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Today I’m being treated to what should be an easy day. Check dives. I’m already plotting what to do with the rest of my day as I get to work.  Bit of shopping, maybe lunch somewhere nice, oh and a whole lot of sitting on the sofa.  Typically people doing a check dive haven’t dived for a while and just want a nice easy bay dive to familiarise themselves with diving again.

As my guests walk in, I notice their huge bags and this tells me they are serious enough that they have their own kit. My guests are an ‘older’ couple, but after certifying an 84 year old a few years ago, I have no preconceptions as to their ability.

Having said that, I get a little concerned when they open the bags and produce a brand new shiny set of kit each. As I leave them to get kitted up, I have a little sneaky peak from behind the counter, and see that they are chatting away, setting up their equipment like pros. It’s only then I check their registration paperwork and realise they have over 1000 dives between them! As we have the briefing, I enquire about the equipment, at which point it becomes clear why they want a check dive when they only dived last month. It turns out that one has just retired, and they used some of his pension to treat themselves to a new set of kit each. This will be the first time they’ve dived in it and they want to make sure they are comfortable before starting to boat dive. It sometimes happens that the most experienced guests are also the most sensible, and this is one of these times.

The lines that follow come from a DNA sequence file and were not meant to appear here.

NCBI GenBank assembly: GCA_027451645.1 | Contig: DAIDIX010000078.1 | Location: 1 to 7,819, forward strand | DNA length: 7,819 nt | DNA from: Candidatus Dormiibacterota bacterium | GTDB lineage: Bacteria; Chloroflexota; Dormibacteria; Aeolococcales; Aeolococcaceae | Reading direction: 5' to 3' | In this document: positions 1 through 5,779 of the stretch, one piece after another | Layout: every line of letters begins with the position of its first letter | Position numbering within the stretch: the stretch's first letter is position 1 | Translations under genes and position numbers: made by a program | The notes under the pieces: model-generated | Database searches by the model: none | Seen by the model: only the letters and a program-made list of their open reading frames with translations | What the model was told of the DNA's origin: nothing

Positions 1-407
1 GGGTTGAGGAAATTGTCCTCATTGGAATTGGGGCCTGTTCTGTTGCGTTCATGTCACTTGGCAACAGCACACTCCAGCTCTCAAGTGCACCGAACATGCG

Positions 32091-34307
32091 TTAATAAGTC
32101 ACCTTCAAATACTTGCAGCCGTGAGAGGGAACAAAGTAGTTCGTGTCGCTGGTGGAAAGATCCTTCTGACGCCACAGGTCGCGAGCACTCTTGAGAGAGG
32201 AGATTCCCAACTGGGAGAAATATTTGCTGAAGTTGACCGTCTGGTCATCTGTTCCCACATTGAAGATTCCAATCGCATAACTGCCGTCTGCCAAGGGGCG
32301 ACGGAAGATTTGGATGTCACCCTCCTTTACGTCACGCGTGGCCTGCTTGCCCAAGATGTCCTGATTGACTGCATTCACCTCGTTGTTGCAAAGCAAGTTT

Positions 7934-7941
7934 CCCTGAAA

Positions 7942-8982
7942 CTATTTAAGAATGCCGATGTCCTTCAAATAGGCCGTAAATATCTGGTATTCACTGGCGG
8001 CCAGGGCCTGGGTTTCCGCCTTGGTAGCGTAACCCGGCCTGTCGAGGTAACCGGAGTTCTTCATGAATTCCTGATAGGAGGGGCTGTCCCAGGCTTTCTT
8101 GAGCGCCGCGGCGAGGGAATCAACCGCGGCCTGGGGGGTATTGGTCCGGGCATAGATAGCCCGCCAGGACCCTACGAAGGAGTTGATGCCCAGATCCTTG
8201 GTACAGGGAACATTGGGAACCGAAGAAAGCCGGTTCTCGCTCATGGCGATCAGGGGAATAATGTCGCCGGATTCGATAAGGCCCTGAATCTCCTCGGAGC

This little fella popped his head out to say hello!

When we plan the dive, we agree that they would be better to spend time in the shallows ‘playing’ with the equipment to see where the adjustments are, how the air moves in the BCD and to adjust the masks. I’m fine with that, it makes a change.

In the water it becomes apparent that the suits are a little more buoyant than first though and I’m glad I overweighted myself significantly. The walk up the beach is not something to be taken lightly in full kit multiple times!

Once under we really don’t get up to much. Staying in the shallows, I have a bimble around and close up look in the sand while they are checking various valves and pockets. With just enough time for a little swim around, we finish the dive and return to the centre.

My guests are happy that everything works as it should and rinse their gear ready for tomorrow.

As I pack my gear (unrinsed of course, it’s only the salt that holds it together), my only concern is where to go for lunch!

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